By Ramona du Houx
Portland, Maine, business, city, and environmental leaders joined together to roll-out a new initiative to install and manage “Sidewalk Buttlers,” throughout the downtown to remove, reduce, and recycle the cigarette butts that are littering city streets and polluting Casco Bay. Cigarette butts are a significant source of litter, and cigarette filters contain more than 400 toxic chemicals and are not biodegradable.
“Today we are announcing a step to begin to address cigarette butt litter in Portland,” said Sarah Lakeman, sustainability expert for the Natural Resources Council of Maine. “Cigarette butts are more than unsightly: They don’t biodegrade and they do contain arsenic, benzene, and other toxic chemicals that dissolve in water and pollute Casco Bay when rain sweeps them into storm drains.”
Crafted locally by Mike Roylos, who owns the Spartan Grill, the “Sidewalk Buttlers” have been installed on posts and poles in nearly 70 places from Congress to Commercial streets to kick off the program.
“It’s a cost-effective and environmentally sensitive way to gather, control, and recycle the largest part of roadside litter,” said Roylos. “It doesn’t require any sidewalk real estate, is vandal-resistant, and does not hinder sweeping or snow removal.”
Comprising 38 percent of all roadside litter, cigarette butts are the most common form of litter in Portland and the world. Other cities such as Vancouver, London, and New Orleans have been successful by taking similar proactive steps to address this problem.
“We were thrilled to be asked to play a role in developing the look for the Sidewalk Buttlers,” said Chris Kast of The Brand Company. “For us it’s a matter of civic pride and doing what we can to keep Portland’s streets clean.”
“Cigarette litter detracts from the beauty and character of our wonderful city, and is a nuisance for City staff and local business owners who have to sweep it up,” said Troy Moon, Environmental Programs Manager for the City of Portland. “We are optimistic that the Buttler program will be an effective way to prevent the mess by encouraging smokers to dispose of their cigarette butts properly. We’ll be watching closely to see how things go.”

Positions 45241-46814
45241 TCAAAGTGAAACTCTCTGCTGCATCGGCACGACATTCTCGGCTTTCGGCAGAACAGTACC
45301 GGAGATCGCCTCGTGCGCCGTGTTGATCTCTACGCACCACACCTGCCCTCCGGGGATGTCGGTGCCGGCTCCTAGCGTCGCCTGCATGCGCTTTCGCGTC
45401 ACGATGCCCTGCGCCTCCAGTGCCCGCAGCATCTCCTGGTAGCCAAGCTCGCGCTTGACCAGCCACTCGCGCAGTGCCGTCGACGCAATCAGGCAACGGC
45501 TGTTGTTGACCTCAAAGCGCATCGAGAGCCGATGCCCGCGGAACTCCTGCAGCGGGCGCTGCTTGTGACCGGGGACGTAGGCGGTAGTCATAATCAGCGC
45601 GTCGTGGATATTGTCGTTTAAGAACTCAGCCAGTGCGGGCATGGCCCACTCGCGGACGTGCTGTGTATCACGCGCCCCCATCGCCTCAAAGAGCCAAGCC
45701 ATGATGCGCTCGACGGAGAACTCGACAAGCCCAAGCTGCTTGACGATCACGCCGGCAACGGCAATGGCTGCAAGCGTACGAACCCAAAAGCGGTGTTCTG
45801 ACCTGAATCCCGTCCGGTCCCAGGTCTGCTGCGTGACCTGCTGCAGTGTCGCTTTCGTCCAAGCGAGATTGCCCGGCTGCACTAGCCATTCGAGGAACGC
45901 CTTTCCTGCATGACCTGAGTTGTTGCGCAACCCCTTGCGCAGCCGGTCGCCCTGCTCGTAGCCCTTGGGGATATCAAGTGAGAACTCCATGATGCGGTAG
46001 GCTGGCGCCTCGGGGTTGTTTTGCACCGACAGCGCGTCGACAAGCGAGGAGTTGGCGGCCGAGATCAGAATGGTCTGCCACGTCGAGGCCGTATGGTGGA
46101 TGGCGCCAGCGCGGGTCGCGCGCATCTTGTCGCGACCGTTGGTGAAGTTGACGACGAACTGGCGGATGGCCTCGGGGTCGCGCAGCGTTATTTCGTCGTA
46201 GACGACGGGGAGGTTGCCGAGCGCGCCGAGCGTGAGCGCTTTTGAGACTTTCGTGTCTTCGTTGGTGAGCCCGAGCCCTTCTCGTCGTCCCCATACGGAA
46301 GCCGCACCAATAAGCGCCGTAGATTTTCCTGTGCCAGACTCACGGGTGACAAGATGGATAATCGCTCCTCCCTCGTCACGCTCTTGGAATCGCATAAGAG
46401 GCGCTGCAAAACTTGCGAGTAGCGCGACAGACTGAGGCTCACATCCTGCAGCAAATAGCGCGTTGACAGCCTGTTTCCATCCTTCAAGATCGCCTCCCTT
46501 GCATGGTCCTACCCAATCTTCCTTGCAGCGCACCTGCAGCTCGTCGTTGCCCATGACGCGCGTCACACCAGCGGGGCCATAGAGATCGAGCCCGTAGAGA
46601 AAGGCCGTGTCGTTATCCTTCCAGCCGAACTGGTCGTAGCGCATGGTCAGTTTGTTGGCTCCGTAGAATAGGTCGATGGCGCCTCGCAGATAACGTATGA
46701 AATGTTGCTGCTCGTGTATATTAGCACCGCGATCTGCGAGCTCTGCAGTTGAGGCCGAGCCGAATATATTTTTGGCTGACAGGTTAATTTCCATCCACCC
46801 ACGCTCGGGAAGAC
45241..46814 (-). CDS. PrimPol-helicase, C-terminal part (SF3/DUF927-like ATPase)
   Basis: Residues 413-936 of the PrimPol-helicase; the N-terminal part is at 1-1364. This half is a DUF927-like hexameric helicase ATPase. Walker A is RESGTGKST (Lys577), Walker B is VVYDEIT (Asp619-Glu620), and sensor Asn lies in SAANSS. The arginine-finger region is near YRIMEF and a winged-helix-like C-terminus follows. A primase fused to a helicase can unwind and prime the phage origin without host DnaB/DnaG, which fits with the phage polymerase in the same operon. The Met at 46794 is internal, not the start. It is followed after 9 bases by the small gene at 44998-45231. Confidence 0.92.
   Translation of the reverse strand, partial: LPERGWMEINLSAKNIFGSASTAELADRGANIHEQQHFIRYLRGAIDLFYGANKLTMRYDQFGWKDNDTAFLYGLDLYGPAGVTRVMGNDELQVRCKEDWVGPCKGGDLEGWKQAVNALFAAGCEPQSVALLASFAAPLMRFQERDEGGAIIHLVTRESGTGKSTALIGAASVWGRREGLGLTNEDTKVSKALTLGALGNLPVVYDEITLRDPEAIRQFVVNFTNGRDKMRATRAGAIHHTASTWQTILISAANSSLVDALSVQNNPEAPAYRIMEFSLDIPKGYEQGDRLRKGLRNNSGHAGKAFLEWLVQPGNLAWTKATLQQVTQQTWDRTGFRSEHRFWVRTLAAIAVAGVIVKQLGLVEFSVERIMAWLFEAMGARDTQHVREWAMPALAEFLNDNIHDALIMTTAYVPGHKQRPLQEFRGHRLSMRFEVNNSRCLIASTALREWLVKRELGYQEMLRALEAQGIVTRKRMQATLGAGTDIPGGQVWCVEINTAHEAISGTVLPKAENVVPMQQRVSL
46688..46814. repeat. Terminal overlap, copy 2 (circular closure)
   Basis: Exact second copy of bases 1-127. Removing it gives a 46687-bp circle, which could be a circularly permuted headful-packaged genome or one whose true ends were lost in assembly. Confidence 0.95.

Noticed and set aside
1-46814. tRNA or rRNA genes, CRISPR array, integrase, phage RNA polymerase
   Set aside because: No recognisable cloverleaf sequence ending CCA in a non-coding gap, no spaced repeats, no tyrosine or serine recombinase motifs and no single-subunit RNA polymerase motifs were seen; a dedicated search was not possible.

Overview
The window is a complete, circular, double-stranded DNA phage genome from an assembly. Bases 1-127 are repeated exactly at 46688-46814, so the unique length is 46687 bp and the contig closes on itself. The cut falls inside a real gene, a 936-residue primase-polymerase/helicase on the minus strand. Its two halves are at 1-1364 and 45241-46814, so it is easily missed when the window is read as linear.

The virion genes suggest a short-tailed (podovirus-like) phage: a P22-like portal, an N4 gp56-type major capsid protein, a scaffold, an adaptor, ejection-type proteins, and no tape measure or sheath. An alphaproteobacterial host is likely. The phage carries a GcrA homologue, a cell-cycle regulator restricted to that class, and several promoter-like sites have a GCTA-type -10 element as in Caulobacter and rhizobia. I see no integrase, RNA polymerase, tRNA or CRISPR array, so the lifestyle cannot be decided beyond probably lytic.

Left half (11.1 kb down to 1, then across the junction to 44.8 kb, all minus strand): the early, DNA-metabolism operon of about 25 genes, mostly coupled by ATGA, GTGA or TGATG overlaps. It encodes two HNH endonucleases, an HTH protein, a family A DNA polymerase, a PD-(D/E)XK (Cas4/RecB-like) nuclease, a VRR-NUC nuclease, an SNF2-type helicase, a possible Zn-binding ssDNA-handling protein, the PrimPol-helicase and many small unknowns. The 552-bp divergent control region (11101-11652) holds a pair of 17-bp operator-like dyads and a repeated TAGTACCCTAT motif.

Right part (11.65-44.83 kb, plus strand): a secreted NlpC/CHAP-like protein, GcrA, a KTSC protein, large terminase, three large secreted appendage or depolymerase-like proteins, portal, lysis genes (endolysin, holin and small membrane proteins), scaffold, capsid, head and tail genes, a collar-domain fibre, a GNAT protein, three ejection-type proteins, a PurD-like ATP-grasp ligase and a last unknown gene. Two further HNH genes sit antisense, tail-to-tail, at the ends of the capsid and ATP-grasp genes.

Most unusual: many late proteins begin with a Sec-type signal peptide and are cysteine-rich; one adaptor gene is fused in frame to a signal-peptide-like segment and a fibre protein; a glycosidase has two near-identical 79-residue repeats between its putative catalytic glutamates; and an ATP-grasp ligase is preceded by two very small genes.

Portland’s Public Services Department will manage a team of Workfare recipients, who will be trained to safely remove the inner containers from the receptacles and deposit them into a cart. The refuse will be briefly stored at the city-owned Spring Street Garage before being shipped, free of charge, to TerraCycle, which will recycle the used cigarette butts into plastic pellets used to make products including park benches, shipping pallets, and railroad ties.
The initial 70 “Sidewalk Buttlers” were funded by donations from local businesses and organizations. “With a one-time cost of $59 each, this is a small price to pay to help keep our city and waterways clean,” said Roylos.
“Businesses and residents have long expressed their concerns to city officials about cigarette butts littering our streets and sidewalks,” said Portland City Councilor Cheryl Leeman. “Installation of the ‘Buttlers’ will help reduce one of the nastier types of litter in our city, which prides itself on being environmentally friendly and clean. I believe that this simple, practical, easy solution to the problem will be embraced by the community.”